Democrats say Boehner's insistence that any stopgap measure carry spending cuts amounts to an ultimatum that could threaten a government shutdown like the episodes that played to the advantage of former President Bill Clinton in his battles with Republicans in 1995-1996.

The Obama administration upped the ante on Friday, warning that workers who distribute Social Security benefits might be furloughed if the GOP cuts go through.
Across four long days of freewheeling debate, Republicans left their conservative stamp in other ways.

They took several swipes at the year-old health care law, including voting for a ban on federal funding for its implementation. At the behest of anti-abortion lawmakers, they called for an end to federal funding for Planned Parenthood.

Republicans awarded the Pentagon an increase of less than 2 percent increase, but domestic agencies would bear slashing cuts of about 12 percent. Such reductions would feel almost twice as deep since they would be spread over the final seven months of the budget year.

Republicans recoiled, however, from some of the most politically difficult cuts to grants to local police and fire departments, special education and economic development. Amtrak supporters easily repelled an attempt to slash its budget.

About the only victory scored by Obama during the week came on a vote Wednesday to cancel $450 million for a costly alternative engine for the Pentagon's next-generation F-35 warplane. It was a top priority of Defense Secretary Robert Gates and passed with the votes of many GOP conservatives who opposed the $3 billion program, more than half of the 87 Republican freshmen elected last fall on promises to cut the budget.

Democrats overwhelmingly oppose the measure and Obama has threatened a veto if it reaches his desk, citing sweeping cuts that he says would endanger the economic recovery.
"The bill will destroy 800,000 American jobs," said House Democratic Leader Nancy Pelosi, D-Calif., citing a study by the left-leaning Economic Policy Institute. "It will increase class sizes and take teachers out of the classrooms ... It will jeopardize homeless veterans, make our communities less secure, threaten America's innovation."

The Environmental Protection Agency was singled out by Republicans eager to defend business and industry from numerous agency regulations they say threaten job-creation and the economy. The EPA's budget was slashed by almost one-third, and then its regulatory powers were handcuffed in a series of floor votes.

Proposed federal regulations would be blocked on emission of greenhouse gases, blamed for climate change, and a proposed regulation on mercury emissions from cement kilns would also be stopped. Additionally, the bill also calls for a halt to proposed regulations affecting Internet service providers and privately-owned colleges, victories for the industries that would be affected.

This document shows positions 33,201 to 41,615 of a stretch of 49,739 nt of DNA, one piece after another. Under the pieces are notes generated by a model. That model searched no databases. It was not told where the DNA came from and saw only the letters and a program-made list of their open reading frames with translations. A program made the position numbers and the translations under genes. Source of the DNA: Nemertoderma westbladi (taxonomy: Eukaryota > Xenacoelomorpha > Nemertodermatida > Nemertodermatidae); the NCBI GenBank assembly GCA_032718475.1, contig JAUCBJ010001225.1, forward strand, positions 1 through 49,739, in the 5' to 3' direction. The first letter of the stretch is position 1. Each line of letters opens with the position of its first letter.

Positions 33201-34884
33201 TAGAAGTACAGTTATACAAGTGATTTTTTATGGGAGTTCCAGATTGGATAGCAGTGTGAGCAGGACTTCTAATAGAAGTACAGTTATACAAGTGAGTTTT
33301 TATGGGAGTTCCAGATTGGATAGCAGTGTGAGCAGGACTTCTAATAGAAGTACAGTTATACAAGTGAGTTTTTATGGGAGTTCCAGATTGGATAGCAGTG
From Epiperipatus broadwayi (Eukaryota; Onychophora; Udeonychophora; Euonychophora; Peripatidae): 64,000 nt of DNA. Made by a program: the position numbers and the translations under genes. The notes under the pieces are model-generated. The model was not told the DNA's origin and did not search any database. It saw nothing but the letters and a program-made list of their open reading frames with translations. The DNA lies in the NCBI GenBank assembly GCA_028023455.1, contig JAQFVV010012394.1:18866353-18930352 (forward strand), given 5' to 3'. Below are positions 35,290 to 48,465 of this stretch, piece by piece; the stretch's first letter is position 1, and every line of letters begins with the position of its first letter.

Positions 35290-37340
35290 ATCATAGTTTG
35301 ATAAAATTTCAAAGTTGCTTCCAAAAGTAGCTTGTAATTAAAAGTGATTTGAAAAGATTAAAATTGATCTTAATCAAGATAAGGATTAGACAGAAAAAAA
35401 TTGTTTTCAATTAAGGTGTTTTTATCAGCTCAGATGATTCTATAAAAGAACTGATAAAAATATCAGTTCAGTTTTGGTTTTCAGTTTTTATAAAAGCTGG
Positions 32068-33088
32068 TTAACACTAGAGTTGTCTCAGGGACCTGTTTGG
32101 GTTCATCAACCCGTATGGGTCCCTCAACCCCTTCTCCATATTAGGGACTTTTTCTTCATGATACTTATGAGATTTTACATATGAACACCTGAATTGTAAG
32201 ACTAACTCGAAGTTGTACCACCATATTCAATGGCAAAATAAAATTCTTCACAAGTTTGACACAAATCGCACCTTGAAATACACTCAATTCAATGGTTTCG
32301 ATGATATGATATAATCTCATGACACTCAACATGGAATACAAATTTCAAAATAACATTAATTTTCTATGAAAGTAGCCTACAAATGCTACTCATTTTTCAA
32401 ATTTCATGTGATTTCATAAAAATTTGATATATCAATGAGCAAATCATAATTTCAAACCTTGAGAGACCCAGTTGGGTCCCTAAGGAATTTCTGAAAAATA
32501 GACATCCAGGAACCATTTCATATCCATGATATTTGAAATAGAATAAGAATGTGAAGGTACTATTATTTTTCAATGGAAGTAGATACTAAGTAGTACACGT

The 359-page bill was shaped beginning to end by the first-term Republicans, many of them elected with tea party backing.

They rejected an initial draft advanced by the leadership and produced by Rep. Hal Rogers, R-Ky., chairman of the Appropriations Committee, saying it did not cut deeply enough.

The revised bill added more reductions, and cut $100 billion from Obama's request for the current year, the amount Republicans had cited in their campaign-season Pledge to America.

But a tea party-backed amendment to slash $22 billion on top of the $60-billion-plus worth of steep cuts already made by the measure failed on Friday almost 2-1.

The heavily subsidized ethanol industry absorbed a pair of defeats Saturday at the hands of it many critics, including Rep. John Sullivan, R-Ohio, who won a vote to block the EPA from approving boosting the amount of ethanol in most gasoline to 15 percent.

On other regulatory issues, foes of the EPA won a 249-176 vote to block the agency from using its regulatory powers to curb greenhouse gases. EPA has already taken steps to regulate global warming pollution from vehicles and the largest factories and industrial plants and is expected to soon roll out rules that target refineries and power plants.

The move to stop the EPA from regulating greenhouse-gas polluters came from Rep. Ted Poe, R-Texas, who said his congressional district is home to more oil refineries than any other.

"We're in the midst of a massive economic downturn and the last thing we need to do is shoot ourselves in the foot with unnecessary, expensive new regulations that are on business and industry," he said.

Republicans also prevailed in more parochial issues, with Rep. Tom McClintock, R-Calif., winning a close vote to block the government from removing hydroelectric dams on the Klamath River, while Robert Goodlatte, R-Va., won a 230-195 vote to block an EPA plan for cleaning up the Chesapeake Bay that would cut pollution from runoff from farms and municipalities throughout the Chesapeake watershed.

And Florida agricultural interests won a vote to block EPA rules issued last year aimed at controlling fertilizer and other pollutants that stoke the spread of algae in the state's waters.
On Thursday, the House voted to block regulations governing the emission of mercury from cement plants and to stop the Federal Communications Commission from enforcing proposed regulations opposed by Verizon and other large Internet Service Providers.